We hope to have news of the 2020 renovations scheduled for our         theater space soon!

  Please note we have decided to postpone

Miss Ellen Terry . Do check in soon for an alternate date

 and stay healthy.


a special performance for Women’s History Month:


             Miss Ellen Terry -

                                   A Very Private Talk


                   Adapted from the writings of Terry, G.B.       Shaw, Dickens, Carroll, Wilde                   


           "The great and scandalous English actress tells almost all"                          

  Susanna Frazer*  Mark Hofmaier*  Tom Miller*


             directed by Bridget Leicester


    SUNDAY March 29th at 4PM – Rec. Center Space

           100 La Salle St. just east of B’way        Refreshments to follow!


           Free. Seating limited!


Please reserve at morningsideplayers@gmail.com

or call 646 200 5089



             Thanks to all  who attended our annual

                    New Play Readings Sept. 8th '19

        and Black History Month's 3 ICONS Feb. 23, '20





TMP took to the road!  WITTENBERG!!!!!!!!

Columbia University has invited our theater company to Lerner Hall! The Morningside Players and Columbia’s WHDC  In-Kind Program present a staged reading of WITTENBERG by  David Davalos, directed by Susanna Frazer. Cast features Liz Colarte, Sam Krivda, Tom Miller and Craig Myers. It will be Sat. June 15th at 3:30 pm at Lerner Hall, Broadway Room 2920 Broadway at 115th Street. Suggested contribution $10 at the door or give what you can. 

A hilarious, sardonic prequel to Hamlet – “should delight Stoppard fans, recovering English majors, and disillusioned academics…” Washington Post.  “Finally – a decent Protestant Reformation comedy! The dialogue flies by” Philadelphia Inquirer. “Clever, funny and hip.” Talkin’ Broadway.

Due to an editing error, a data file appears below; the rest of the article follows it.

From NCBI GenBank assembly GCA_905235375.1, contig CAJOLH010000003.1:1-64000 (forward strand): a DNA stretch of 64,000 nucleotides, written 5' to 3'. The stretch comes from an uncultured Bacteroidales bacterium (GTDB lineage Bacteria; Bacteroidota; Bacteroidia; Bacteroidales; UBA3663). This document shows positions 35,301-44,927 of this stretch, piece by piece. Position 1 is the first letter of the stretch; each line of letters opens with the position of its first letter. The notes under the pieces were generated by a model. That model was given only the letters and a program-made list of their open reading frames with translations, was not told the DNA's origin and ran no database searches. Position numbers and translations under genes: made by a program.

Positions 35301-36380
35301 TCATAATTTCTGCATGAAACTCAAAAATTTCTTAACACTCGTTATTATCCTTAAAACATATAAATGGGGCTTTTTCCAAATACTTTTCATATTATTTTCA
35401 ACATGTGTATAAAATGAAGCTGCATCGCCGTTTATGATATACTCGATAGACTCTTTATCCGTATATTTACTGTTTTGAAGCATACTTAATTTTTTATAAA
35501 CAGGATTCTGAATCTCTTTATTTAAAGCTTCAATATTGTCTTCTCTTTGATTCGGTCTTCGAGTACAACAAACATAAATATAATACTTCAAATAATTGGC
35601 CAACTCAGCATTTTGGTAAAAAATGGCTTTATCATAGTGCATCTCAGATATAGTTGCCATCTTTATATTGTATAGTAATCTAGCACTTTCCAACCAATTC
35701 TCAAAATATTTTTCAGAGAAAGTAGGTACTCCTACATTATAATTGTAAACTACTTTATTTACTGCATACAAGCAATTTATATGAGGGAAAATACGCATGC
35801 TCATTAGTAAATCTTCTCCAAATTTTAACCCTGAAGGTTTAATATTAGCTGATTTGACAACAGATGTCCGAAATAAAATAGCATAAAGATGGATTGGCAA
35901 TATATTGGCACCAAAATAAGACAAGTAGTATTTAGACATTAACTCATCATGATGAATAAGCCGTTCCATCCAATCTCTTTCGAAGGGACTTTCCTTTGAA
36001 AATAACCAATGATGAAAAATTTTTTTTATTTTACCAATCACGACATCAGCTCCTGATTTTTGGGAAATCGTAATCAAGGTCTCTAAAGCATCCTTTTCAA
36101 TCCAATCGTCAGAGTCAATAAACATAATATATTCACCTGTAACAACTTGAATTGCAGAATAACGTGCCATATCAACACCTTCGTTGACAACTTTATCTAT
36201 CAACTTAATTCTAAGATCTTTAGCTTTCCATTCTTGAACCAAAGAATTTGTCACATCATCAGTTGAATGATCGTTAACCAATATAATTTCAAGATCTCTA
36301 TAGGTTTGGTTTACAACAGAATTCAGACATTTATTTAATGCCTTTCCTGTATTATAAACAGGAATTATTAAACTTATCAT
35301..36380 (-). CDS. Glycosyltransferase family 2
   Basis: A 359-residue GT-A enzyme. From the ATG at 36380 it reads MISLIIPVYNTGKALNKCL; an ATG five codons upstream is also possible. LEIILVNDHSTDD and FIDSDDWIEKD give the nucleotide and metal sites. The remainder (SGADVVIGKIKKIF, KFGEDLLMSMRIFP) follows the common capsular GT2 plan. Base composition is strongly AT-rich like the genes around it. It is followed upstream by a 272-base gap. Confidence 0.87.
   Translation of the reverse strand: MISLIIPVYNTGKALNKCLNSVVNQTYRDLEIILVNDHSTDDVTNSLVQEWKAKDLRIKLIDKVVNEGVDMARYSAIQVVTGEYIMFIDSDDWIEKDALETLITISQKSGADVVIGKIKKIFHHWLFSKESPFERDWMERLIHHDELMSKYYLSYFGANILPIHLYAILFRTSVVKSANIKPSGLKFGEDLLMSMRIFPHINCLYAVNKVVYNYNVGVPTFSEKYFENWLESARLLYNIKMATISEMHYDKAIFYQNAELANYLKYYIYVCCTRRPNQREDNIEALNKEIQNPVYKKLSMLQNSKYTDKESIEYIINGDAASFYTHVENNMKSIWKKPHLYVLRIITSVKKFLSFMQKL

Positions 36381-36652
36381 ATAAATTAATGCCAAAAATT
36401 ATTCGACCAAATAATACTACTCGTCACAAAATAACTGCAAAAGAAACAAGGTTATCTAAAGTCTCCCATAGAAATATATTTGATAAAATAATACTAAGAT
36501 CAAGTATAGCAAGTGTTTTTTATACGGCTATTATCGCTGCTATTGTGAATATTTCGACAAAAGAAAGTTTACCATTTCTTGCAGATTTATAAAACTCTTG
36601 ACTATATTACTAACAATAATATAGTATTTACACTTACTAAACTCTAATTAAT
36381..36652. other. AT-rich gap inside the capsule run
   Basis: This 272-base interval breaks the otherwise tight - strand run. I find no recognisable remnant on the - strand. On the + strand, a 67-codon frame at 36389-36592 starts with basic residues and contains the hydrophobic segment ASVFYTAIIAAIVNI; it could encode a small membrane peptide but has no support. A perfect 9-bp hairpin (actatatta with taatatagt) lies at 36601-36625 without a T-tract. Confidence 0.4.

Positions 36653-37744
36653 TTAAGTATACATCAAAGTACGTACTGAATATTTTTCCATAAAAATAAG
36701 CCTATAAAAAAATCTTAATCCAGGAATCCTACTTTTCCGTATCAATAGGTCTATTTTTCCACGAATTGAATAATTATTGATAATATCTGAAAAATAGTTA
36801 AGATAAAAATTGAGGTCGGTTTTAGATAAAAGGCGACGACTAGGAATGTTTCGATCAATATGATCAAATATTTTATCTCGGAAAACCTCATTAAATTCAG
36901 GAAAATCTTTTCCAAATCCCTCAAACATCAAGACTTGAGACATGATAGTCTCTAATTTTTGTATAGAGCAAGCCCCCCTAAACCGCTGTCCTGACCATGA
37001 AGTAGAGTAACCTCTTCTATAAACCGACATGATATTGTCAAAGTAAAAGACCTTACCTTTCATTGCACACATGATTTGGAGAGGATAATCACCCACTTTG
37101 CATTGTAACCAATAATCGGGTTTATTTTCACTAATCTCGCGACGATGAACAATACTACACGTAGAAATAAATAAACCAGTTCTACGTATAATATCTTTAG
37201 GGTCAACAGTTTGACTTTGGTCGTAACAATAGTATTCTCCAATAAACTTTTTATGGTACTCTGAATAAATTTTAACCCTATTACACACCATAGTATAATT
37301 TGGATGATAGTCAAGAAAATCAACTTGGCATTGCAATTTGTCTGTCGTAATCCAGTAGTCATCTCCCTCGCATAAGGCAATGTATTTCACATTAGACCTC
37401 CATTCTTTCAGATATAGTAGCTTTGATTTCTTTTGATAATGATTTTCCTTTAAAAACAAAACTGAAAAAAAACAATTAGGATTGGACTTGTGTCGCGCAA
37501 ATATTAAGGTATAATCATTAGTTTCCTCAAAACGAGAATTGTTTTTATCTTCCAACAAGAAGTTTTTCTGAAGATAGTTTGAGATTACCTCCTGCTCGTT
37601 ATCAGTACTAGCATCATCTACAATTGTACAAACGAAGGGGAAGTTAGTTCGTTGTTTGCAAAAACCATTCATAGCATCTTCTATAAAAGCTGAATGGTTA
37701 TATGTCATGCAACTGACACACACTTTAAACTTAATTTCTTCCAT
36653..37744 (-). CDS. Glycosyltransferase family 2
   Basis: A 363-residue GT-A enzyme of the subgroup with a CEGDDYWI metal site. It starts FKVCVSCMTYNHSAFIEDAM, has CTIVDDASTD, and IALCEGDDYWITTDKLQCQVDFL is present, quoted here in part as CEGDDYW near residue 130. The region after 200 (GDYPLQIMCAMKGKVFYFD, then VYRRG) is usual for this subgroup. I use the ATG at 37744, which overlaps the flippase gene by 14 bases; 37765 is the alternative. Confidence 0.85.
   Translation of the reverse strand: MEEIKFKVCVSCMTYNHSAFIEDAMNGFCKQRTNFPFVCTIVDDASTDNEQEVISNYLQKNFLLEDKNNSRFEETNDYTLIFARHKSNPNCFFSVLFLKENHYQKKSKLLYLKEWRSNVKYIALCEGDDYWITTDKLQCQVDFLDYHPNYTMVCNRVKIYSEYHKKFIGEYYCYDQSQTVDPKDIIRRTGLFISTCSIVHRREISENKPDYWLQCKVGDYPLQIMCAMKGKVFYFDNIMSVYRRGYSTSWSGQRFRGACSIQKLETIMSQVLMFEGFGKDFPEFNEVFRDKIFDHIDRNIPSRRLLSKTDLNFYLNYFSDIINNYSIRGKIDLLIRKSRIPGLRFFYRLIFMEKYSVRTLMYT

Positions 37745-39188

NEWS of TMP actors, directors and playwrights:

Playwright John Barrow is the winner of the Southern Playwrights Competition for Lillian, Paula, Carson

(read at TMP last season!)

Luke Hofmaier was nominated for best actor at the Berkshire Theater Awards for Now, Circa Then at Chester Theater Co. and will be playing Col. Brandon in Sense and Sensibility with Hudson Wharehouse.

Susanna Frazer will be appearing in Metropolitan Playhouse's THUNDER ROCK  Jan 16- Feb 9, '20. She can be seen in the opening episode of City On A Hill - Showtime  (scene opp. Kevin Bacon) She'll appear in, 2020. Luke Hofmaier and Tess Frazer appeared in

Metropolitan Playhouse's The Poor of New York - April 19th - May 19th 2019. Tess will next appear in MTC's

The Perplexed by Richard Greenberg.


Cecelia Riddett was nominated as best actress for The Revisionist by Jesse Eisenberg by the Connecticut Critics Circle


Kelly Taylor's one person play Rescuers  has been chosen by the Solo Theatre Festival at Signature Theater -   Oct. 6, 2018 at 6pm (staged reading here at TMP two seasons ago!)     


Marie LouiseGuinier was featured in Scissoring by Christina Quintana at Intar Theater in June.

While awaiting renovations we performed HAVING OUR SAY at North Of History Space:





New York Theatre Wire


Carol Carter and Edythe Jason

Have Their Own Say


"Having Our Say" by Emily Mann, adapted from the book by Sarah H. Delany

and A. Elizabeth Delany with Amy Hill Hearth.